As you have probably heard by now, Masahiro Tanaka has agreed to a seven-year, $155 million contract with the New York Yankees. As Buster Olney noted Wednesday morning, this won’t necessarily set off the free-agent dominoes, but the deal does have serious implications for the suitors that missed out on Tanaka -- the Los Angeles Dodgers, Arizona Diamondbacks, Chicago Cubs and Los Angeles Angels -- as well as the remaining free-agent pitchers.
Here’s how I see things playing out from here.
1. Angels and D-backs will battle for Garza
Among the big-name, free-agent pitchers out there, Matt Garza is the most appealing because, unlike with Ubaldo Jimenez and Ervin Santana, the team that signs Garza will not have to forfeit a draft pick. As a result, I expect a little bit of a bidding war for Garza to emerge between the Angels and Diamondbacks.
Both teams are in need of a good starter, and Garza could be a solid No. 2 for either club. One key difference between the two teams is that Arizona views Santana as a possible alternative and would consider giving up a draft pick to sign him, while the Angels are not interested in a reunion with Santana.
2. Santana to Arizona or Toronto
As noted, the D-backs could pursue Santana if they lose out on Garza, but the other possible destination for him is Toronto. The Jays have two picks in the top 11 in next year’s draft, and that 11th pick is protected because it is a compensation pick for failing to sign Phil Bickford, the No. 10 pick in the 2013 draft. Normally, only the top 10 picks are protected, but this is an exception.
The Blue Jays would have to sacrifice their second-round pick to sign Santana while keeping two of the top 11 selections. In other words, they have a lot of incentive to make this move, and it’s likely they are waiting for Santana’s price to drop, a la Kyle Lohse last year.
3. Ubaldo will stay put
Like Santana, Jimenez has draft-pick compensation attached to him, but he seems to have far fewer suitors. I get the sense that Toronto and Arizona like Santana more than Jimenez, which means that Jimenez’s best offer will likely come from the Indians. He had a lot of success in Cleveland working with pitching coach Mickey Callaway, so this could be the best move for him from a performance standpoint, but the ultimate dollars will pale in comparison to what Tanaka got.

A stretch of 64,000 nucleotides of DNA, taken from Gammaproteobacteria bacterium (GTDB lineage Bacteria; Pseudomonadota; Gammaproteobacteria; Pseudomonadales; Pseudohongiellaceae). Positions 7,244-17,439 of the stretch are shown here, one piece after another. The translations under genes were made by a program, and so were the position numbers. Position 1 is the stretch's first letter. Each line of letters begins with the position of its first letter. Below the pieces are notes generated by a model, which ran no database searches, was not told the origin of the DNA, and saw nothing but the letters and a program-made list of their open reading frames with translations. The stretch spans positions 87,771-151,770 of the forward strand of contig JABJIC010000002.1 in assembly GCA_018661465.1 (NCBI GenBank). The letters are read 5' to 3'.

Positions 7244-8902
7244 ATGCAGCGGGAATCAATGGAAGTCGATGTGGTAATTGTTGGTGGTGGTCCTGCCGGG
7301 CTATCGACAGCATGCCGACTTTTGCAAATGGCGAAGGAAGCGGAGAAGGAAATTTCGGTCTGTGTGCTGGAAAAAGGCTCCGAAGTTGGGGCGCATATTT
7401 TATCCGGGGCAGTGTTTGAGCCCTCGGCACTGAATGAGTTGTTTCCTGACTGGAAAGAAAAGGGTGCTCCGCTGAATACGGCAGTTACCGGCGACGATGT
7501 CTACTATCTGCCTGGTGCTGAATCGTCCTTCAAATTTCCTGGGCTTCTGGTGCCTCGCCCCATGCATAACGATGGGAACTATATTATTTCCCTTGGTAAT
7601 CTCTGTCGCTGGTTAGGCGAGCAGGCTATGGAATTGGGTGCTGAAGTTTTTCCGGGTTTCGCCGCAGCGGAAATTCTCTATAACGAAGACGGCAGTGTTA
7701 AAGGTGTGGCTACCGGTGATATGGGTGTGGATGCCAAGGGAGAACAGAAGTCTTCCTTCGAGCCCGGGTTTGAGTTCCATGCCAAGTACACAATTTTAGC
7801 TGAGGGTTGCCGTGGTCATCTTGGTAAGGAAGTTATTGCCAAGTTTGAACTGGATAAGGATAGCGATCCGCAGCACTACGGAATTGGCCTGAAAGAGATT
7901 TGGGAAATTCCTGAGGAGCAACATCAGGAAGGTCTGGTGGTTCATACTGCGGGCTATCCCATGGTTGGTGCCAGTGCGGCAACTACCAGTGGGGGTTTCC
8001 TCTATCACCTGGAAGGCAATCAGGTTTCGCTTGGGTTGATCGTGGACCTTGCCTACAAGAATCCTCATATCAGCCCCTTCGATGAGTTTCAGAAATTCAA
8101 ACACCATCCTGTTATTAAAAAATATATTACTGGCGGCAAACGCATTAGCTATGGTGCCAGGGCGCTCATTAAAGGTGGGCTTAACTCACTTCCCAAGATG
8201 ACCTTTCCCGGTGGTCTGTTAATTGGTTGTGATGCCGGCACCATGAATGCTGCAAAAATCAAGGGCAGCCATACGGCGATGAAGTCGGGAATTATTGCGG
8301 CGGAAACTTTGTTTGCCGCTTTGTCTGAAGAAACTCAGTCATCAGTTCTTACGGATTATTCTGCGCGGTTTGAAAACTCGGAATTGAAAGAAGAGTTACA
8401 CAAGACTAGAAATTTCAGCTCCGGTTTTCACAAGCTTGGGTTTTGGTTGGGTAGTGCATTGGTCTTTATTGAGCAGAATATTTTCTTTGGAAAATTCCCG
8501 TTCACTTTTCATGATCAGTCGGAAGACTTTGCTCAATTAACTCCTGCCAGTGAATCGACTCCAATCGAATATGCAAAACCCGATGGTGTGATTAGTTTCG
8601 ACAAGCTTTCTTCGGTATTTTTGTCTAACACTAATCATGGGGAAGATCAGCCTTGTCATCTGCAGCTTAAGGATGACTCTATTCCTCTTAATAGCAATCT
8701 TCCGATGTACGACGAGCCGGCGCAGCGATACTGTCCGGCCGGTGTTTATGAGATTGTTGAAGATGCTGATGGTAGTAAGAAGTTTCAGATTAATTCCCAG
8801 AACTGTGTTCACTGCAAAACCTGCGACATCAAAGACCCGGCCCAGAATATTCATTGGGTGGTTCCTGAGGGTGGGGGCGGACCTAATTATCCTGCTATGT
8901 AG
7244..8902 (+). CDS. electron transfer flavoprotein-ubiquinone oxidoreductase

4. Dodgers will sign Arroyo
As Buster noted in his piece, the Dodgers don’t see Garza, Santana or Jimenez as a viable alternative to Tanaka. However, they would like to add some pitching depth due to the health woes facing Josh Beckett and Chad Billingsley. While Bronson Arroyo would prefer to pitch on the East Coast, he also wants to win a World Series. The Dodgers will give him that opportunity.
Arroyo is extremely reliable, having averaged more than 200 innings per season since 2005. His biggest problem is giving up homers, but that weakness would be mitigated in spacious Dodger Stadium. A two-year deal with L.A. makes all kinds of sense for player and team.
5. Cubs will remain patient
Team president Theo Epstein and GM Jed Hoyer know the Cubs are a year or two away from contending. The only reason they were in on Tanaka is because he is just 25 years old, and they knew he would still be an impact player when prospects such as Javier Baez and Kris Bryant arrive on the North Side.
The Cubs’ system lacks high-end pitching prospects, so losing out on Tanaka is a big blow. That said, management has been incredibly patient over the past couple of years, and I believe that will continue to be their M.O. That is not what Cubs fans want to hear, but that patience will pay off in a couple of years.